From 'The Storied South: Voices of Writers and Artists'

Quotes from some of the subjects of "The Storied South: Voices of Writers and Artists":

Walker Evans

Originality and truth and direct simplicity and honesty are what I look for in a photograph. I approach things as a moralist because honesty and truth are moral values. But beauty is something else. It is a word that should be used damned carefully. I do not know if I can tell you what I think beauty is, but it has got to be there.

 Alice Walker

People may need religion to further their social programs, their political agendas or even their spiritual desires. But essentially what is divine is in front of you all the time. You cannot separate yourself from the earth. If you understand that, you lose all fear of dying.

. . .

Flannery O’Connor said that anybody who has outlived her childhood has enough material to last her the rest of her life. I draw heavily on my childhood and what I knew and what I saw and felt. But after “Meridian,” I slowly moved away from that. Now I am creating situations and characters that are removed from what I knew as a child.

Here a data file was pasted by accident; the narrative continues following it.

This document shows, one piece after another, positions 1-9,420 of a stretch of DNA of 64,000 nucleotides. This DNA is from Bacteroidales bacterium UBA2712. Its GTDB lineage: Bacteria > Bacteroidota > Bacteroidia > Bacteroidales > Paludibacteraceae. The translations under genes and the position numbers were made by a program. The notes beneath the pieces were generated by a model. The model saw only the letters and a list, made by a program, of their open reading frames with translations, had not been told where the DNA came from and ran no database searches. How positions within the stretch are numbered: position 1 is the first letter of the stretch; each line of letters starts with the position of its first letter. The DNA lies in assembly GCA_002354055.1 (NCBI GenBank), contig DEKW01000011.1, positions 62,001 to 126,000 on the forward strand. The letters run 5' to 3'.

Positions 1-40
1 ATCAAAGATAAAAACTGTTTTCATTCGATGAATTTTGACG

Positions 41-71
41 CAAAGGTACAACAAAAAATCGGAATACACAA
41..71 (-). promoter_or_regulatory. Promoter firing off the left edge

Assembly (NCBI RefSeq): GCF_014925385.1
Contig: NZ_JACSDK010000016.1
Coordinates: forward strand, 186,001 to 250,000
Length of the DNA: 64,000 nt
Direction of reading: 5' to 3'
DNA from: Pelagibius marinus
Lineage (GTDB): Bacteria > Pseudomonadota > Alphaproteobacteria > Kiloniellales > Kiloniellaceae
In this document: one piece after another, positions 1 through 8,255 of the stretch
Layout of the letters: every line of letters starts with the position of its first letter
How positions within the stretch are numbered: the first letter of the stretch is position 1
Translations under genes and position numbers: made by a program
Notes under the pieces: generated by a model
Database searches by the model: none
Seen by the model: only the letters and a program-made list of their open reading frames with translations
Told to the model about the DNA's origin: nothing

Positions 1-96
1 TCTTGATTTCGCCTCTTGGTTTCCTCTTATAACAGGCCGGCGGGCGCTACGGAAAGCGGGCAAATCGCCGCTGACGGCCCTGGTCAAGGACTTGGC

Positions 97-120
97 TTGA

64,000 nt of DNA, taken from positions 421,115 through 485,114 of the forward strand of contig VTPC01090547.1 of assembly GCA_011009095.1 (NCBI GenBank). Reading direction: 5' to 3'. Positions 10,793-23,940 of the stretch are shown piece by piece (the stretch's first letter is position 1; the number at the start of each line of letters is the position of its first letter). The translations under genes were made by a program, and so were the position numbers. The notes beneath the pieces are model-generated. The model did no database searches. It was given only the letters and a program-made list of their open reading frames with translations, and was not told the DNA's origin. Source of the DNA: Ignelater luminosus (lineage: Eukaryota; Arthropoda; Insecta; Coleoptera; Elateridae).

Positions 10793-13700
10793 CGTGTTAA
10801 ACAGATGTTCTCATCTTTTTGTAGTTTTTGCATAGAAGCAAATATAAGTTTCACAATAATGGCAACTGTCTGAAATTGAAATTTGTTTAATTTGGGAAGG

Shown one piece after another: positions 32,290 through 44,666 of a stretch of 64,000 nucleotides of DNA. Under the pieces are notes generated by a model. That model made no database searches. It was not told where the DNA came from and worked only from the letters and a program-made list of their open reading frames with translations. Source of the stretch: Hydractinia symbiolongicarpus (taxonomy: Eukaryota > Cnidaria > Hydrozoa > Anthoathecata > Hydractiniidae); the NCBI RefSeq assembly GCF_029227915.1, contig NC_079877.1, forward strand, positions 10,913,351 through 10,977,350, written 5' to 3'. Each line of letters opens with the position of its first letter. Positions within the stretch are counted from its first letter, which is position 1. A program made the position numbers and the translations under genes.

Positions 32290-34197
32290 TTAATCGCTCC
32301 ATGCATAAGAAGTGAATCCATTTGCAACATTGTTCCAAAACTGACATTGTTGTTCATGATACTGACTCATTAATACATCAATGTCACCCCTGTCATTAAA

Robert Penn Warren

Some of the Fugitives talked about Irish writers and their colonial relation to England. The Irish were producing great writers, and they were having a vengeance on the English through their literature. The Fugitives talked about the parallels between the South and Ireland. The South was outside the great industrial establishment of the North, and they saw a parallel with the Irish writers.

. . .

When the Supreme Court decision Brown vs. Board of Education was made, I was at Yale and I felt left out. I wanted to go back in the South to see what had happened. Others felt the same way. Allen Tate was living in Minnesota then, and he wrote me a letter saying, “We are missing the show. We ought to be back south. We ought to be back home.” I was feeling the same thing. I did the book “Segregation: the Inner Conflict of the South” [1957] for my self-indulgence to see the South again.